Eagle Mike’s Brake Upgrade for the Kawasaki KLR650R (87-07)
If there is one machine that seems to be ever-present in enthusiasts’ garages it is the venerable Kawasaki KLR 650R.
The machine had its origins back in 1984 when Kawasaki released the KLR600. Three years later the liquid-cooled single engine got puffed out to a 651cc and had a few minor upgrades, and for years the only thing Kawasaki did to the KLR650R was sell them – thousands of them.
I had my first experience with the KLR while doing a long loop through Alaska. If not love, it was certainly understanding at first ride.
The KLR was never meant to be a serious off-roader, but rather a great all-around motorcycle. Commuting, light off-road capabilities with adequate horsepower and an upright all-day comfort riding position.
To keep the price point low Kawasaki went to the “We Gotta Lot of These” parts bin and gave the KLR a single-piston caliper that was first designed back when Jimmy Carter was president.
Although it did work it was never a confidence-inspiring caliper and there were times when I thought some sort of drag chute may be appropriate. At the beginning of the winter, we began upgrading Shira's 20-year-old Honda 919 – changing pads, cleaning dirty calipers, and swapping the old hard rubber brake lines for new and modern steel braided lines from Galfer.
Years back I had added Galfer’s larger 320mm wave rotor to this machine but, even with the larger circumference rotor, the bike still had the anemic stock caliper.
There had to be an easy solution to this conundrum.
While having dinner with off-road editor Tony Lisanti and motorcycle adventurer extraordinaire Mike Mosca this subject came up. Mike urged me to check some of the KLR Owners' websites.
I am always dubious of web forums as, time and again, I see riders posting the most ludicrous things and voicing opinions that have far less than a stable foundation. But still, thankfully, there are some who really know their stuff.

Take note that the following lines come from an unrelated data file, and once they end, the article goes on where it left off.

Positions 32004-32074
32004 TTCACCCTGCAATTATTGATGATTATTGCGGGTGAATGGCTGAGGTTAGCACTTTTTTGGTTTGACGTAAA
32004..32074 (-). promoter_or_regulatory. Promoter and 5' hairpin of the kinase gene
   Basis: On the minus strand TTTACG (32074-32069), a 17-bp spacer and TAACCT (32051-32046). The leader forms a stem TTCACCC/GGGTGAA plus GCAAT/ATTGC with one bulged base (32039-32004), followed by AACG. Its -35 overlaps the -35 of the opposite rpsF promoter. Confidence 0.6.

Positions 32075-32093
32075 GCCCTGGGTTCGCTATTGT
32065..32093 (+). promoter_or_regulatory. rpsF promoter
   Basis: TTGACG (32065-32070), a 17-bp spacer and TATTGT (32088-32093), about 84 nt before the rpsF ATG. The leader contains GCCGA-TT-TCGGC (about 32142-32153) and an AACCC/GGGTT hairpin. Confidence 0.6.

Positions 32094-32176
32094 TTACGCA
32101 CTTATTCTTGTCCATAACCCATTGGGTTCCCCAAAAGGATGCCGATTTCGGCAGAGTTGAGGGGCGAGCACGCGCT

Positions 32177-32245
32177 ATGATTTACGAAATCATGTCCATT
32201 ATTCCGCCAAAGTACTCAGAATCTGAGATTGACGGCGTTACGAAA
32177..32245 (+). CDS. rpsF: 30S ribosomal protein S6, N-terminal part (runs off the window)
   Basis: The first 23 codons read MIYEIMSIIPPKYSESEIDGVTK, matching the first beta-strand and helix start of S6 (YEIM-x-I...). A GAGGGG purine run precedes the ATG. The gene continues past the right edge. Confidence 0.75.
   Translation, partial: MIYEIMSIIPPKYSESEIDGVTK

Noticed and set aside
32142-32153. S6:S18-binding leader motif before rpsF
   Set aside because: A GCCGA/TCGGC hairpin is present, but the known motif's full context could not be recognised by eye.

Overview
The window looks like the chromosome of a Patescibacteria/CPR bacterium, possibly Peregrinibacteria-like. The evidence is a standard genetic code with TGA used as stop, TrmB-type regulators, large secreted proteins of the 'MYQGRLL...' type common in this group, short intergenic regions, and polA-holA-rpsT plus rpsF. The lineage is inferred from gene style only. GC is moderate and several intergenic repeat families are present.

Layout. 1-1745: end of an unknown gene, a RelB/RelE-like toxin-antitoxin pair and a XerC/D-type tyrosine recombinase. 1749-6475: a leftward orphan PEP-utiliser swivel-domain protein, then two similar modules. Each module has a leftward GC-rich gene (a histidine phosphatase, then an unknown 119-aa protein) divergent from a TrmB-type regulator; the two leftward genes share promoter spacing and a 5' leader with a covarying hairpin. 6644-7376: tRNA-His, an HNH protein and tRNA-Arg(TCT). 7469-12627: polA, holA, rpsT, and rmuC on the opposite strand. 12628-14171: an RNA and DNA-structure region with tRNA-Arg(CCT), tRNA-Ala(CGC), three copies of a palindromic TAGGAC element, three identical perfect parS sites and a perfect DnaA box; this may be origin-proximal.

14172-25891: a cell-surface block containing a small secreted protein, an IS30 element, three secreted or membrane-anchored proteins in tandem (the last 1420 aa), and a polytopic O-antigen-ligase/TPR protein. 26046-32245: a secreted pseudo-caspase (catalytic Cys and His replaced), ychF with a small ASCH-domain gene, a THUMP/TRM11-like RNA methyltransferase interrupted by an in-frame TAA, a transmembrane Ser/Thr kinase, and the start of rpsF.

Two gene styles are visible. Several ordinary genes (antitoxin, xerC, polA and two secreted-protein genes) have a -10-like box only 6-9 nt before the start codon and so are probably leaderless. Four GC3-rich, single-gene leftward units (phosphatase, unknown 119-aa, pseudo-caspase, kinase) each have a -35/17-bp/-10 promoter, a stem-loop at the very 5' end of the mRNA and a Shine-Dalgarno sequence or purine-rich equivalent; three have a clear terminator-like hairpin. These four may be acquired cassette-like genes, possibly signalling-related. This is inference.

On one of these, I came across a company from El Cajon, California called Eagle Mike that specializes in aftermarket upgrades for the KLR650R. One such after-market product was a bracket that would allow me to swap out the prehistoric single-piston caliper for a far more modern dual-piston caliper sourced from a Suzuki SV650. Eagle Mike’s bracket ran just $50, and a set of useable calipers off an SV650 ran me about $80 for the pair – although I only needed the left caliper.
Within a week I had all I would need and on a warmish late autumn day I went to work. First, I laid out all the parts in front of me. Eagle Mike makes sure that you have directions and images to go along with his bracket to swap the old caliper for the more modern one from Suzuki.
I cleaned the new (used) caliper with brake cleaner and some light cloth work to get rid of any black gunk around the pistons. The pads looked to be in great shape so I kept them.
Once cleaned and ready, I mounted the SV caliper to the Eagle Mike bracket and then, after removing the old caliper, mounted the new one to the KLR, making sure all was in line, not rubbing, and using blue Loctite to keep the correctly torqued bolts in place.
I then drained the old (blackish) brake fluid from the master cylinder using a vacuum bleeder I bought at Harbor Freight and went about cleaning out some moisture that had congealed inside the unit.
A paper towel, flathead screwdriver, fresh brake fluid, and a hit or two of compressed air made this easy.
With the master cylinder spotless I removed the old stock brake line and installed a Galfer steel braided line. Why, you ask? Steel is stronger than rubber and so this increases the durability of the brake hose, in addition to adding a surer feel and control – although this, in turn, increases the cost.
Stronger, no expanding, and almost immortal – this is the only way to go and well worth the investment.
With the brakes bled well enough to make sure all was ship-shape and operating as it should, I did a few runs around the driveway.
Unbeknownst to me, Shira was keeping a steady eye from the home - cell phone and 911 at the ready if it all failed dramatically. Ahh, love and faith.
On the road and picking up speed heading down the long hill that leads to and from Backroads Central, I checked my 6 in the mirrors and gently applied the front brake.
The KLR always would slow and stop, but it always seemed as if I was tasking the brake to do something intrusive and annoying. Like the front brake would rather be doing something else. Not anymore.
We all have been spoiled by the excellent brakes found on modern machines. But if you have a motorcycle whose brakes are severely lacking, then now having far superior binders is a blessing.
If you have an older machine there just might be an upgrade waiting to be done.
Riding is so important. Stopping is too.